He was trying to master himself. and he was successful, but he was kind of forcing himself to stay there for a long time. After a while, he wasn't forcing himself to stay there anymore. So he was still in the room, he was in the room and he was still, but after a while, he wasn't forcing himself anymore. And then he kind of realized, oh, he didn't say this necessarily, but he kind of realized, oh, without forcing myself to be still, I am. And when you see that you're still without forcing yourself to be still, you just have illumination. And then from that illumination, you can do other things, like you can sit down again without trying to get anything out of it. So you can do a constructive thing like sit down without trying to get anything for it. And that shows that the construction thing, the constructive activity of sitting down, is infused with the unconstructed, which isn't trying to make anything.


So you make the posture, but you also realize that posture contains this not trying to make anything. So the unmade permeates and interfuses completely the made, and the made interfuses completely the unmade. The made completely permeates the unmade, and the unmade completely permeates the made. So I said earlier, something like, it's possible for me to speak to you, which is kind of like construction, right? language constructions for me to speak with you, but the speaking can occur in silence.


The speaking can occur in silence. The constructed can occur in an unconstructed. I'm like, I'm not trying to calm myself down, I just happen to be here in no place else, and I start talking, or talking happens. And the talking can be in the middle of a stillness and a silence which I did not make. However, even though I didn't make this stillness and silence, which is here, while I'm talking, I can remember the silence and stillness, and I can remember that this talking, this particular activity, is occurring in something universal. that this talking which is born and dies, born and dies, born and dies, is living in something that is not born and dying.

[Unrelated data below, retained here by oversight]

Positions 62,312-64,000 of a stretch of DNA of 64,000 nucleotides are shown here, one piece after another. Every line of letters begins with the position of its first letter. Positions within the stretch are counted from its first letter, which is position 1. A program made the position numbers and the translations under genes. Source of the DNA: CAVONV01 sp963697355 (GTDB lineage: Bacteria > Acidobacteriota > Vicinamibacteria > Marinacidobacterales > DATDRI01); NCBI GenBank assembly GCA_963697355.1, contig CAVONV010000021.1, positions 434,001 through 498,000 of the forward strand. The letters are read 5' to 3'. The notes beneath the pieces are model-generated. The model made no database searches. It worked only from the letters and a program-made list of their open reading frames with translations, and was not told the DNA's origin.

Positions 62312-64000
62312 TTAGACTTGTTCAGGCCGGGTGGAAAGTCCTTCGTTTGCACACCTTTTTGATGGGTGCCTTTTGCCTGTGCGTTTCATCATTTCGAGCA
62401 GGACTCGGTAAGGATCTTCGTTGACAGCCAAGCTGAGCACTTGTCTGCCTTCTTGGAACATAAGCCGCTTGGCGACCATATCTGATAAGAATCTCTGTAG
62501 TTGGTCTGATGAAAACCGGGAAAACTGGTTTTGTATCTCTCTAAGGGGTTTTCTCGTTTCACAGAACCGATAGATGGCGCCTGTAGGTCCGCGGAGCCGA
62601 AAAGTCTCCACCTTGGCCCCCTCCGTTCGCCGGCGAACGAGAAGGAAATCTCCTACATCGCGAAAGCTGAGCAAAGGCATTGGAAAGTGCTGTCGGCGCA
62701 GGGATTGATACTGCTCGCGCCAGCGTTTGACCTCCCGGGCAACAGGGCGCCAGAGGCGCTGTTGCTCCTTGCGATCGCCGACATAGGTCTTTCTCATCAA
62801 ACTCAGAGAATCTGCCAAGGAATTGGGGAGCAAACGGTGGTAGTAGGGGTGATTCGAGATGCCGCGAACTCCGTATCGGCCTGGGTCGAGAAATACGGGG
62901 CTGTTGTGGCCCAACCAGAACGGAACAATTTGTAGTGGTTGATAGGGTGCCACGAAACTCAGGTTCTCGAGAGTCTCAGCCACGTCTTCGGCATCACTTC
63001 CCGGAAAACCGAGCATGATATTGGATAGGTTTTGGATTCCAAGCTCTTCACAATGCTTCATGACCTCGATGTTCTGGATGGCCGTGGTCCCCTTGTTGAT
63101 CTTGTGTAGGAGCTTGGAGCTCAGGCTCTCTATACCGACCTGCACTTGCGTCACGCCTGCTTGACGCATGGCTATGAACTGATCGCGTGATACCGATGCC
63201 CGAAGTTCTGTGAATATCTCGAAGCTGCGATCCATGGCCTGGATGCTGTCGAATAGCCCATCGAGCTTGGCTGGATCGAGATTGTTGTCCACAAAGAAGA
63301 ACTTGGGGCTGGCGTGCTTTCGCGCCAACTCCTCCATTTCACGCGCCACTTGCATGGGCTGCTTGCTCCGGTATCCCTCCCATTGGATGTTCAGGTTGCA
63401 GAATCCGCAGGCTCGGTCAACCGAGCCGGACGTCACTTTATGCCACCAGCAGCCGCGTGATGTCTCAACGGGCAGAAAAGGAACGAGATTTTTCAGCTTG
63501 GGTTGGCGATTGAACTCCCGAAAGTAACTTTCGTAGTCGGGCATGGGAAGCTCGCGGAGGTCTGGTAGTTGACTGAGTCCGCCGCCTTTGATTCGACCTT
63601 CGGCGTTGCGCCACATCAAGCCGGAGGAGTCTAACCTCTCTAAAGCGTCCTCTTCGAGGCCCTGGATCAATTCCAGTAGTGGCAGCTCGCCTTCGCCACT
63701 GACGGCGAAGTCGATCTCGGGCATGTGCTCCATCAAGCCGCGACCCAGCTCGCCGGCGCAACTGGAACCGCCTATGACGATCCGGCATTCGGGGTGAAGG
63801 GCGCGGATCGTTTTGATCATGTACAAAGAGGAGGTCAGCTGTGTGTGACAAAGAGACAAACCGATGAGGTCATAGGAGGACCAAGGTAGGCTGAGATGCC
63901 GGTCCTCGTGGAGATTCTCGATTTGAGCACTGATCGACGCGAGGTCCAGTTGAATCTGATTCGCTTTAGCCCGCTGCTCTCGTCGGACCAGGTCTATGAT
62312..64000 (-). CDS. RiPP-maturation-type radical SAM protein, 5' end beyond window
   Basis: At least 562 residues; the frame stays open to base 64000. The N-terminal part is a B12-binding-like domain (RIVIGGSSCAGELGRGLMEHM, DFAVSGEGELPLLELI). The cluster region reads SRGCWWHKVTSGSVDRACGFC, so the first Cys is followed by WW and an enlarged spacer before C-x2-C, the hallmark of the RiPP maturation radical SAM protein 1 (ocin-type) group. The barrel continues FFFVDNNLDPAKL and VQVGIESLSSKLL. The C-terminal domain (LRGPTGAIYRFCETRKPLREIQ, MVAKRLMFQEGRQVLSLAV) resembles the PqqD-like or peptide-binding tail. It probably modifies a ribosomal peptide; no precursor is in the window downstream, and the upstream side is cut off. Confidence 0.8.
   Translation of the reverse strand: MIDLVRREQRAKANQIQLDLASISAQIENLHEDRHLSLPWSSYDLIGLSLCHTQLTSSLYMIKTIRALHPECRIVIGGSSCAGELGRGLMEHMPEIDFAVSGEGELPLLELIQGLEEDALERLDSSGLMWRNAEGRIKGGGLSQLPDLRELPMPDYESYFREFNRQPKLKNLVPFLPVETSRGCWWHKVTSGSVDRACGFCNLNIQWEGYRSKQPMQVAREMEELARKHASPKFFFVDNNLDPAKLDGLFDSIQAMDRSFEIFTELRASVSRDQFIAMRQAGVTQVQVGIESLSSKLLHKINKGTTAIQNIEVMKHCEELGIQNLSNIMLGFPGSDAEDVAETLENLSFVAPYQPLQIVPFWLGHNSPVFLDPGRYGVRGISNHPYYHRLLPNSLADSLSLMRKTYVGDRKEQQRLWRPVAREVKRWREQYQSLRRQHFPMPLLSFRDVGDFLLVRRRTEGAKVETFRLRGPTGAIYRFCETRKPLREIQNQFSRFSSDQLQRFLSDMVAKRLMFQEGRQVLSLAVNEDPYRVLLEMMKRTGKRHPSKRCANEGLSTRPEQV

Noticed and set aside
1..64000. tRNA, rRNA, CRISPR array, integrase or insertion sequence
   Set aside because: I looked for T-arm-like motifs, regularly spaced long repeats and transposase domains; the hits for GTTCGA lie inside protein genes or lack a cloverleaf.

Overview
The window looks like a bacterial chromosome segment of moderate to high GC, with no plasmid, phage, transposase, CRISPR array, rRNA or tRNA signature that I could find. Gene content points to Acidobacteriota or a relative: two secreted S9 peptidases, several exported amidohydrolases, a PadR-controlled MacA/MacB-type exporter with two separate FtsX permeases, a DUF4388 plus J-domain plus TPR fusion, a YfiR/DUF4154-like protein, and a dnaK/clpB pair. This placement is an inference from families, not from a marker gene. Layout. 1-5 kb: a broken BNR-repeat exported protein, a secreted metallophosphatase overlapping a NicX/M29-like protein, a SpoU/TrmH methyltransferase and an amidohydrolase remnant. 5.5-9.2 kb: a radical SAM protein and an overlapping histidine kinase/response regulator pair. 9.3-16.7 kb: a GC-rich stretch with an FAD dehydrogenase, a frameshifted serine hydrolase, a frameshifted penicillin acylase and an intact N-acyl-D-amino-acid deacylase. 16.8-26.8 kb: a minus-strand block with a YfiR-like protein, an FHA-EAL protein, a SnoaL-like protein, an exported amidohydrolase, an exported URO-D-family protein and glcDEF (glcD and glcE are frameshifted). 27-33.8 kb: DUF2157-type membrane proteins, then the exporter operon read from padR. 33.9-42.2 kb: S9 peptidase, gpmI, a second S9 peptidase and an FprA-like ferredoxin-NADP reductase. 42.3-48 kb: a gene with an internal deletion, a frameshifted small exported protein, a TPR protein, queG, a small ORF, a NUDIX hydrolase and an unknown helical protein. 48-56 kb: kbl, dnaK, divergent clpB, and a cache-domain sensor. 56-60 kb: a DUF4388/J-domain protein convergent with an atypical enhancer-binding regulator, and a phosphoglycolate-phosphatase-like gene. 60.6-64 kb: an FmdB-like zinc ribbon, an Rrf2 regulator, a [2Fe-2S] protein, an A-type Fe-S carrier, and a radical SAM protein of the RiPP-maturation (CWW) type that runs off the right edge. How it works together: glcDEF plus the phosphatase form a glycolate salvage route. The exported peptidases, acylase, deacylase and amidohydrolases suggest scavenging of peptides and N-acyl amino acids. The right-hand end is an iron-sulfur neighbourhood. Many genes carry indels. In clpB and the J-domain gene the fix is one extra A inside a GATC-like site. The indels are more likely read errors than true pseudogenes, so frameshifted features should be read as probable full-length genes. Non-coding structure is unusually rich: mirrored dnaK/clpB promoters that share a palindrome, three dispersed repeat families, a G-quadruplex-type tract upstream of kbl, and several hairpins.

It's living, this form, these gestures are living in emptiness. And remembering that is the meditation on stillness and elimination. I'm remembering the stillness so that my speech is illumination, is the function of the stillness or the function of the silence. I think that the compassion, the compassion basically practices on particularities.


Compassion doesn't exactly operate on stillness. Stillness is like, it's like, it's one of the words for reality. Compassion doesn't exactly... Does compassion arise from stillness? When it does, then it is illuminated compassion. It is compassionate illumination. But there can be a compassion which doesn't seem to be illuminated yet, but is still focusing on a particularity. like a pain, like a fear. So compassion towards that particular, so compassion can be towards many particulars.


And wisdom is sort of more focusing on, first of all, one thing, like emptiness or the universal, but then the wisdom can also open to seeing how the particular, which compassion deals with, interfuses the universal. And so you can practice compassion where you're dealing with particulars, which is usually what compassion deals with, and as you're dealing with particulars, you can discover the universal, because it's right there. Did you get that? So there are plenty of particulars in your life, right? Pains and pleasures, fear and courage, ups and downs, birth and death, lots of particulars.


Okay, we've got the particulars. When you practice compassion with the particulars, you will discover the universal, because universal permeates all the particulars. At that point, there's illumination. By being compassionate, you settle into the stillness You're not, yeah, you're like not running away from the pain or towards the pain, you're just like being completely embracing with compassion this particular. And in that embrace, you're, without even trying to make yourself still, but you could also be part of being compassionate, is you could like force yourself to stay with somebody. Like the guy forced himself to stay in the room.